My Very Own
Intended Grade Level: Middle School
Lesson Purpose: The curator of a museum is responsible for choosing objects that can
demonstrate a specific exhibit theme in an interesting and engaging manner. At Mount
Vernon, curators are responsible for creating exhibits that educate visitors about the
importance of George Washington to our nation’s founding, but also encourage the
general public to see Washington as a real person. In this lesson, students will use
multiple research sources to choose objects and create an exhibition on a specific theme
of George Washington’s life.
• Students will learn about the life of George Washington through the process of
curating a museum exhibition.
• Students will conduct primary research in order to choose objects, art, and
primary documents for their exhibition.
NSS-USH.5-12.3 ERA 3: REVOLUTION AND THE NEW NATION (1754-1820s)
• Understands the causes of the American Revolution, the ideas and interests involved in forging
the revolutionary movement, and the reasons for the American victory
• Understands the impact of the American Revolution on politics, economy, and society
• Understands the institutions and practices of government created during the Revolution and how
they were revised between 1787 and 1815 to create the foundation of the American political
system based on the U.S. Constitution and the Bill of Rights
NL-ENG.K-12.7 EVALUATING DATA
Students conduct research on issues and interests by generating ideas and questions, and by posing
problems. They gather, evaluate, and synthesize data from a variety of sources (e.g., print and nonprint
texts, artifacts, people) to communicate their discoveries in ways that suit their purpose and audience.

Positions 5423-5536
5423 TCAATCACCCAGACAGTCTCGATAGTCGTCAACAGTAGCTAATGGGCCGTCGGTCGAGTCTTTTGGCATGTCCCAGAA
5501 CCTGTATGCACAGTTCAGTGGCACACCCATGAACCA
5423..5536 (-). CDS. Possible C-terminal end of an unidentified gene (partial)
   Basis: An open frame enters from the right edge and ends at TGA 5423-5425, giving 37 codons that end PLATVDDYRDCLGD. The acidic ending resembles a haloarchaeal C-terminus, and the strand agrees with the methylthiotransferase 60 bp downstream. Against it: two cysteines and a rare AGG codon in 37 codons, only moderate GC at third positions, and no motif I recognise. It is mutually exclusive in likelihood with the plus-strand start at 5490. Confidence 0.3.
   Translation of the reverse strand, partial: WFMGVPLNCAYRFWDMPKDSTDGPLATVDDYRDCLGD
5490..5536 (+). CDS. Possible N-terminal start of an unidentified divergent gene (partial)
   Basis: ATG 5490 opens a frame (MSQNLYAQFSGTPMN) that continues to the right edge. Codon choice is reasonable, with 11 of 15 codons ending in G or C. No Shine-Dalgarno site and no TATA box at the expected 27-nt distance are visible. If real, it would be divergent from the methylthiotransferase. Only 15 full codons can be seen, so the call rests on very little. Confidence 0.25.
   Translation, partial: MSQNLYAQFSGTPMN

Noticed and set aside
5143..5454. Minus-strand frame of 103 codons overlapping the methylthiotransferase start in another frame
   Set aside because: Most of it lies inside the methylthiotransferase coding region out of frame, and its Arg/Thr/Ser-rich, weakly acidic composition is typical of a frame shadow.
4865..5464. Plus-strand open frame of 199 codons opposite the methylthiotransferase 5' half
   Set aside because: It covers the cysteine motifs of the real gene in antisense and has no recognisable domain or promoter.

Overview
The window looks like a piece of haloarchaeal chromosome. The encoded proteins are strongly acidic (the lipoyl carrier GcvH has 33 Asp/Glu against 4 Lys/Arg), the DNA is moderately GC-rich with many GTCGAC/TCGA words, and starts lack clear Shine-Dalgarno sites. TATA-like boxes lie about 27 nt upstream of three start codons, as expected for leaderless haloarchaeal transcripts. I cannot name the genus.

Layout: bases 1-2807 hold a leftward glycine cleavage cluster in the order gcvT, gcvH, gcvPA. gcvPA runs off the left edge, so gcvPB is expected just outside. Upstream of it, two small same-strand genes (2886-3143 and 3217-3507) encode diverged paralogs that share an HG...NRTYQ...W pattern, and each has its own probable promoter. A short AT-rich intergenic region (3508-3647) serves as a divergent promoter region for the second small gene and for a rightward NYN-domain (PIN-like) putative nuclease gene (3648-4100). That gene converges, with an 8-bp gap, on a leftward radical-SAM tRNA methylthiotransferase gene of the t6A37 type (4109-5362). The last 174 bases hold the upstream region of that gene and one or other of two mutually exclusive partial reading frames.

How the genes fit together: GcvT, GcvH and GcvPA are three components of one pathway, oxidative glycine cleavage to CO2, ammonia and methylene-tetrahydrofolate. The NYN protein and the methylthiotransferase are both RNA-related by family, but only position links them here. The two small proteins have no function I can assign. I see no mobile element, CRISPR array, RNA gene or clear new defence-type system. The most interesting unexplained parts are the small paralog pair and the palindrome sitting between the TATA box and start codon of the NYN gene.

NL-ENG.K-12.8 DEVELOPING RESEARCH SKILLS
Students use a variety of technological and information resources (e.g., libraries, databases, computer
networks, video) to gather and synthesize information and to create and communicate knowledge.
NL-ENG.K-12.5 COMMUNICATION STRATEGIES
Students employ a wide range of strategies as they write and use different writing process elements
appropriately to communicate with different audiences for a variety of purposes.
NA-VA.5-8.4 UNDERSTANDING THE VISUAL ARTS IN RELATION TO HISTORY AND
• Students know and compare the characteristics of artworks in various eras and cultures
• Students describe and place a variety of art objects in historical and cultural contexts
• Students analyze, describe, and demonstrate how factors of time and place (such as climate,
resources, ideas, and technology) influence visual characteristics that give meaning and value to
a work of art
• Poster board
• Art supplies
Timeframe: Approximately five class sessions
1. Make a class list of museum exhibitions that your students have visited. Discuss
which aspects of the exhibitions they enjoyed and what they learned. Ask
students if they can remember art, artifacts, documents, interactive experiences,
etc. from the exhibitions and why they believe a curator chose to use that
particular object. Students should understand that the role of a curator is to
choose objects that will be displayed in an exhibition in order to educate about a
2. Either as a class or on their own, have students explore the online exhibition for
the Smithsonian Museum of American Art’s, “George Washington: A National
Treasure,” www.georgewashington.si.edu. Ask students to define the theme of
the exhibition, then choose one object from the exhibition and explain why they